I have worked over the years to support our volunteer firefighters in my district and throughout the state. I was also proud to author an important bill that will increase the pool of potential volunteer firefighters. Many constituents have told me that they would like to serve but that an limit on how old a new volunteer firefighter can be was preventing their service. I looked into it and it turned out that our pension system could not support new recruits starting at a later age. House Bill 2005 removed the age limit, but with the stipulation that they would not receive state firefighter pensions. Those constituents I talked to already had pensions and money from other careers, so this was the best solution to a complex problem. The new law takes effect in November.
Prescription drug abuse is rampant in Oklahoma. It has been a difficult conversation, because we want to limit access to abusers and dealers, but not overly burden health care providers or the general public. House Bill 1948 is a good, nuanced bill that requires doctors to check a database of patient prescriptions, but not on every visit. An initial database check is required for the first time a doctor writes a prescription for certain opiate painkillers, anti-anxiety medicines and muscle relaxers. Afterwards, the doctor is only required to check the database once every 180 days.
Another public safety issue involved prisoner transfers from county jails to state prisons. House Bill 1630 requires counties to transmit sentencing documents to the state within three days of their availability. The new law requires the state corrections agency to pay county jails a per diem fee for the day of an inmate’s sentencing. The intent of the legislation was to save the state money while also making sure our county law enforcement officials are receiving fair compensation for their housing of inmates.
My final column will focus on the fiscal policy enacted this year.
By Rep. Mike Sanders
A new annual event at the Oklahoma State Capitol is the education rally. I wholeheartedly support those of you who participated and want to devote one of three columns summarizing this legislative session to education issues. In my second column, I will summarize public safety accomplishments this session. My third column will look at long-term fiscal decisions made this session.
The biggest accomplishment for education this year was the flat K-12 budget. There was intense pressure to cut education, because of the estimated $611 million hole in the Fiscal Year 2016 budget. We came up with enough budget fixes to spare our schools a cut.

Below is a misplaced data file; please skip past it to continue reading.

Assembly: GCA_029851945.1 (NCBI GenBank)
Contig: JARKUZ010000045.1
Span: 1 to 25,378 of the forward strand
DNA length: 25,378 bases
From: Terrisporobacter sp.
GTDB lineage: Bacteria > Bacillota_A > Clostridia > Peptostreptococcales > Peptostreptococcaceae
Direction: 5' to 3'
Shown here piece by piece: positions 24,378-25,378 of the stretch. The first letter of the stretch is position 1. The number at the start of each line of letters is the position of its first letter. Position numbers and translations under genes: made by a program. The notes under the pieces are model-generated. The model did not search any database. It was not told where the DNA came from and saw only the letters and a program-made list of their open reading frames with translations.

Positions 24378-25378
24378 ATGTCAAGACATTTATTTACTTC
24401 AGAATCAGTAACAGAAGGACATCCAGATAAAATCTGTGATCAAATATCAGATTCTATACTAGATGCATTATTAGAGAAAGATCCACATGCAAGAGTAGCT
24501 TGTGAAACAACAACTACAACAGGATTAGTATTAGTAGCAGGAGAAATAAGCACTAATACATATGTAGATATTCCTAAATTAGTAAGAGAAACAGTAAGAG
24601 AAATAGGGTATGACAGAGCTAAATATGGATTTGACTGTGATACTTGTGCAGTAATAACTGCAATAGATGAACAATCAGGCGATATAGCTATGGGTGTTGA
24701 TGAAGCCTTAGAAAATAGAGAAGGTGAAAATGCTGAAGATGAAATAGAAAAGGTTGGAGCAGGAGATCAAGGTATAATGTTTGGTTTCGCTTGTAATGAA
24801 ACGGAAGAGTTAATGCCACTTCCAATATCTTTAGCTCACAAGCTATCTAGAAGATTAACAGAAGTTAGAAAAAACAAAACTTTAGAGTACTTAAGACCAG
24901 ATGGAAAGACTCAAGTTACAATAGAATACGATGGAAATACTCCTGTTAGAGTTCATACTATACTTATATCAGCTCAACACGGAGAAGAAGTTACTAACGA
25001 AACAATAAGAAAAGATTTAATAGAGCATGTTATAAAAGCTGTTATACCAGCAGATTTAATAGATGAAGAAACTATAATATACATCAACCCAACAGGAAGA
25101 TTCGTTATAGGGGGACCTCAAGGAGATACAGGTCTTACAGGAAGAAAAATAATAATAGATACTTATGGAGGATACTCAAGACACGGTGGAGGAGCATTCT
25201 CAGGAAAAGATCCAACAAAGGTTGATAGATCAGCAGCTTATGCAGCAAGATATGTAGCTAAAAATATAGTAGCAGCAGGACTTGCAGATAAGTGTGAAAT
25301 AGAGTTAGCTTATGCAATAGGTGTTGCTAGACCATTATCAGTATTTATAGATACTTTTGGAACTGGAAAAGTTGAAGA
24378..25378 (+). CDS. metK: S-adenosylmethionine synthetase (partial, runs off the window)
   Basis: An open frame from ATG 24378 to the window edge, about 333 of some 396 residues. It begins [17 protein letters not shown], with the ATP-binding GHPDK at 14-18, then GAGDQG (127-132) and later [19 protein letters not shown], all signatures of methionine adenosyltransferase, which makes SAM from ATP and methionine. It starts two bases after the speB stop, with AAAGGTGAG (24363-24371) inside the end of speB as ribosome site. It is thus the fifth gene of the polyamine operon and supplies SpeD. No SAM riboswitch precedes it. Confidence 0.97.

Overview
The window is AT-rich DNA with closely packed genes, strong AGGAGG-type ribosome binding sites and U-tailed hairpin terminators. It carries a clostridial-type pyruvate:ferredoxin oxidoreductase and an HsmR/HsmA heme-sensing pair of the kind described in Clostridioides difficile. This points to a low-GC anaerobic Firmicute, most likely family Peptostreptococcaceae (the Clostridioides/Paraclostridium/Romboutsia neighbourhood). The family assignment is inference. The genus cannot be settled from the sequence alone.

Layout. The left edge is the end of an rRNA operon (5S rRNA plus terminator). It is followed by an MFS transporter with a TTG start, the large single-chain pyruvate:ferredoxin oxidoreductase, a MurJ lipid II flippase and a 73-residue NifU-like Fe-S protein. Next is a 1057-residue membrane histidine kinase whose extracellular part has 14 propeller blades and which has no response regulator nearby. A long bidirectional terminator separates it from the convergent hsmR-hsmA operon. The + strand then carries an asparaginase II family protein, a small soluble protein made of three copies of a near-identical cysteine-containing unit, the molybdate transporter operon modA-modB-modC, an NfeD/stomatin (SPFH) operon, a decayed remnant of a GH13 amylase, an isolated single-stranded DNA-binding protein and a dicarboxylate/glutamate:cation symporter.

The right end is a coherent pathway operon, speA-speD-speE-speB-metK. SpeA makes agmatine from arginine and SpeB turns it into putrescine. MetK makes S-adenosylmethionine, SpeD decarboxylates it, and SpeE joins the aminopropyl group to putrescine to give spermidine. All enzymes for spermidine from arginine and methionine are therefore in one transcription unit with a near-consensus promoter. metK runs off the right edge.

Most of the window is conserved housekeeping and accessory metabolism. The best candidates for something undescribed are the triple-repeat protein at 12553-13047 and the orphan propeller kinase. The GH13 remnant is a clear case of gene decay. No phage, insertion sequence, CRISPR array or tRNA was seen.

We were unable to achieve an increase for schools this year, but over the last two years gave common education over $191 million in new money. The House planned on a teacher pay raise this year but realized that with the $611 million hole we could not do that this year. A measure to increase the minimum pay of teachers in Oklahoma was drafted, but ultimately left for consideration next year. I know that the education budget must increase over time to address increased enrollment and rising costs at schools. I expect that in future budget years, there will be increases, just as there have been in the past few years.
Recruiting teachers is becoming an increasing problem in Oklahoma. Two measures signed into law this year are intended to help school districts with recruitment. House Bill 1521 will allow school districts to offer teachers a one-time incentive payment. Senate Bill 20 will allow the state education board to issue a teaching certificate to an out-of-state teacher with five years’ experience at an accredited school.
High-stakes testing for third grade students is one of the hottest topics among educators and parents. We voted to modify Oklahoma’s Reading Sufficiency Act this year. Senate Bill 630 awaits the signature of Gov. Mary Fallin. In 2014, we created student reading proficiency teams to allow probationary promotion for students not reading at grade level. This year’s legislation extends the use of those teams and probationary promotion through the 2017-2018 school year. The legislation also phases in higher reading proficiency requirements beginning in the 2016-2017 school year. Finally, the legislation directs students in kindergarten through third grade to be screened at both the beginning and end of the school year. If they show they can read at a third-grade level during any screening period, they will satisfy the law’s promotion requirements.
Senate Bill 706, which awaits the governor’s signature, delays the full implementation of the Oklahoma Teacher and Leader Effectiveness Evaluation System (TLE).
Several measures made it far in the process, but will have to be taken up again next year. Further fixes to the A-F grading system, were tied up in the process. There were also several bills to reduce testing. We will hopefully get them all the way through next year.
By Rep. Mike Sanders
Budget negotiations lasted longer than in past years, but the result was that we were able to come up with a fix to the shortfall that did not include cuts to schools. As a budget subcommittee chair, it was my task in particular to fight for transportation funding in the budget. I was able to talk negotiators down from one plan that would have severely reduced the County Improvements for Roads and Bridges fund, but I still was unsatisfied with the changes made to the CIRB fund.